[nycbug-talk] Postgresql remote connection security

Peter Wright pete at nomadlogic.org
Fri Feb 2 12:05:31 EST 2007

> Hey all,
> Just putting out feelers about how you feel about the security of the
> postgresql remote connection auth types
> I am setting up a new box with a couple jails and rather than run a
> different database in each jail, I thought I would consolidate the
> databases for different applications into one postgresql instance (you
> know like a real database).
> I have control over both the client IPs and the server of course, and
> was going to use md5 auth-type.  Any concerns ?  Should I use ident ?
> It seems that if I had large numbers of users from different clients
> machines I would need ident, but I am not too clear on the difference.
> I was not planning to use SSL for all the web-site back-end connections
> (because it's all public information anyway).  But will use SSL for the
> one webmail application.  SSL protects against snooping the connection,
> but would it protect against snooping the password also?
> Anyway, sorry about these basic questions
> Just looking for thoughts,
> or to hear from others doing similar things.

Generally I think this may be a good idea (consolidating your database
instances) although there are a couple things I'd be weary of - especially
if this is in a shared hosting environment.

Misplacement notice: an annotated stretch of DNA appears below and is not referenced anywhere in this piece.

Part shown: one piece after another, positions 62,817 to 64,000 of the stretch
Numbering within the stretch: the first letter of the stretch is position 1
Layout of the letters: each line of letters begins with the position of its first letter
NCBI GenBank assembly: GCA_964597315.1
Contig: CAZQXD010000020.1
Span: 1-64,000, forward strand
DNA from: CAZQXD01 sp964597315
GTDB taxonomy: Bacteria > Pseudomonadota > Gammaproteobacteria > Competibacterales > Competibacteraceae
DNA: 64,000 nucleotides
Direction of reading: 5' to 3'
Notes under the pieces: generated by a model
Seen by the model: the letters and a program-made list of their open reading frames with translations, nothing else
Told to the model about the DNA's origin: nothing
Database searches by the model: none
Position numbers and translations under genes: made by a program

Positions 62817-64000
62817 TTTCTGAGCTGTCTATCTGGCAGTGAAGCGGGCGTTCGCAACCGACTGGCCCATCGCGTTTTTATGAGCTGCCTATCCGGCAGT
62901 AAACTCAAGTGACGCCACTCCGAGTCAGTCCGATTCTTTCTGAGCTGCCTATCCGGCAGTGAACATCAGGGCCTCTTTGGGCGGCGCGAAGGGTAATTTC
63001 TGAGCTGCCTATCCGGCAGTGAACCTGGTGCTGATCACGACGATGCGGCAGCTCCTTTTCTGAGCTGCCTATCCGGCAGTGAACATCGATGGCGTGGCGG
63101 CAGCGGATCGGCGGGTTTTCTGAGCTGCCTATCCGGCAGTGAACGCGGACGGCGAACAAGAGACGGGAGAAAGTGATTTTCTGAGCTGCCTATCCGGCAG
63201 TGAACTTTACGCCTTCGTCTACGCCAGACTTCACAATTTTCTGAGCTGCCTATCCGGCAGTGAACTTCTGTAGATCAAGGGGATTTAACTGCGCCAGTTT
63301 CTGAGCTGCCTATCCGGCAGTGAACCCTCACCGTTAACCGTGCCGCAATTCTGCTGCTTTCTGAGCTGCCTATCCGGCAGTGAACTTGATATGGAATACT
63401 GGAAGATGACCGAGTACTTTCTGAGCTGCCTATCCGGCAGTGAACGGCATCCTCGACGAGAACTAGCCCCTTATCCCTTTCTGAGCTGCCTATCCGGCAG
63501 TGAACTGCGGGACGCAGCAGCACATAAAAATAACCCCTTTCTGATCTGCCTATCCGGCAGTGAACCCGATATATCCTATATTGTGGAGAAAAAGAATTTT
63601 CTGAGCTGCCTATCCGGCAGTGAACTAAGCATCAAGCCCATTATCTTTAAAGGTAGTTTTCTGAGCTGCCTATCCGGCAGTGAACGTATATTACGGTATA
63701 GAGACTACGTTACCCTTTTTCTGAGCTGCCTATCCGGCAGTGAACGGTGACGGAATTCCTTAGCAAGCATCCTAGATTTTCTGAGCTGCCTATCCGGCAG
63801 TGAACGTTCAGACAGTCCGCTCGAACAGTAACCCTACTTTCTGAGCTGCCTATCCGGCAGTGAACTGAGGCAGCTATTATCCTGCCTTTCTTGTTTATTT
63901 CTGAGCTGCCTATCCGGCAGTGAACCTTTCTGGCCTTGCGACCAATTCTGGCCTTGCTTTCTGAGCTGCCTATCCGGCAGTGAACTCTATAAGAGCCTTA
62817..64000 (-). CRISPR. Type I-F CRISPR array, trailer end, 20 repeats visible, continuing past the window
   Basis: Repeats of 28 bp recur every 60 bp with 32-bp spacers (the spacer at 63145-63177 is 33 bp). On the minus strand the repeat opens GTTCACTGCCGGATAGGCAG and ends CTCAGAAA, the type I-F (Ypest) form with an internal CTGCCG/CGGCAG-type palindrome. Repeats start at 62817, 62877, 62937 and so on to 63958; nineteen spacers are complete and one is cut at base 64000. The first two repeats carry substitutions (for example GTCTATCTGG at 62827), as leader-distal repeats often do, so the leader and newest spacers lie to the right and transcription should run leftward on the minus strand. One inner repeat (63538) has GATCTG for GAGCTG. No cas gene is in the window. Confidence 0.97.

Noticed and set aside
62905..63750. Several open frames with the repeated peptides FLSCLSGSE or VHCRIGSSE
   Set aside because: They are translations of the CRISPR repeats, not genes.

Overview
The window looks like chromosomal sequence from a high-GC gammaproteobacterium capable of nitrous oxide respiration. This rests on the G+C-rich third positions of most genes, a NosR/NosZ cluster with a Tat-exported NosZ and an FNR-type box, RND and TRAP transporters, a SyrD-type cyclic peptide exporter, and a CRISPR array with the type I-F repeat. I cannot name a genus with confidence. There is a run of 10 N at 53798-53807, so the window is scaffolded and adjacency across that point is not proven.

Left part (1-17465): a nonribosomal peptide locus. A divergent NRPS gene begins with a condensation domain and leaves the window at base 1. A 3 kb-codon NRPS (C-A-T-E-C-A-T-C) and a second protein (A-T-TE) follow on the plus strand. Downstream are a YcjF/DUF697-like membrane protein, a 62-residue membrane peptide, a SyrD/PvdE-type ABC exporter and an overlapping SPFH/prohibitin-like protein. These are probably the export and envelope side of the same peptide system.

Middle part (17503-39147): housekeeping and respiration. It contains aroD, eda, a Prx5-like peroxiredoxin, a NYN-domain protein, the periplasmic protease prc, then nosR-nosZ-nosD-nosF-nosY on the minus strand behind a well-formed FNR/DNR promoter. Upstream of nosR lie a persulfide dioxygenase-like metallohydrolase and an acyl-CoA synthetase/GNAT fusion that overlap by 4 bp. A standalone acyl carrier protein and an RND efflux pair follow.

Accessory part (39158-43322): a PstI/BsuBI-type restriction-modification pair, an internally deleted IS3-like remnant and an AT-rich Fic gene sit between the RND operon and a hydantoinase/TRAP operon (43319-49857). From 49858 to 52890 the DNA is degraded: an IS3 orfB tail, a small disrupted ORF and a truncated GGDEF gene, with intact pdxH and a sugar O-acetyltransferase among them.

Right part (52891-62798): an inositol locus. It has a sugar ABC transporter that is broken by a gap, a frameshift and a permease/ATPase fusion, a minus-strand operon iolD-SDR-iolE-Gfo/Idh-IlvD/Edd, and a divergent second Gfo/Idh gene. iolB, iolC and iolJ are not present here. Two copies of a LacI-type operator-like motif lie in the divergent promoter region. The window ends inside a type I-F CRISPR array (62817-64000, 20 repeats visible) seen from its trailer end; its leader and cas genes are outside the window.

You may expose yourself to resource limitation "attacks" or more likely
bugs in customer written code.  I do not think postgres has a feature
similar to Oracles DRM (database resource management) that will allow you
to ensure that specific database's will have enough resources to continue
to operate - and conversely limit the amount of resources queries against
a specific DB can consume.  We use this feature as an added layer of
protection against poorly written SQL code that may starve other databases
running on our cluster.  So that's one thing to consider.

regarding auth - I'd defiantly use SSL sockets along side an encrypted
authentication scheme (md5).  I can't imagine the overhead of an SSL
socket will add that much burden to your server and clients - so why not
add another layer of security if you can?

just my 2bit's.

Peter Wright
pete at nomadlogic.org

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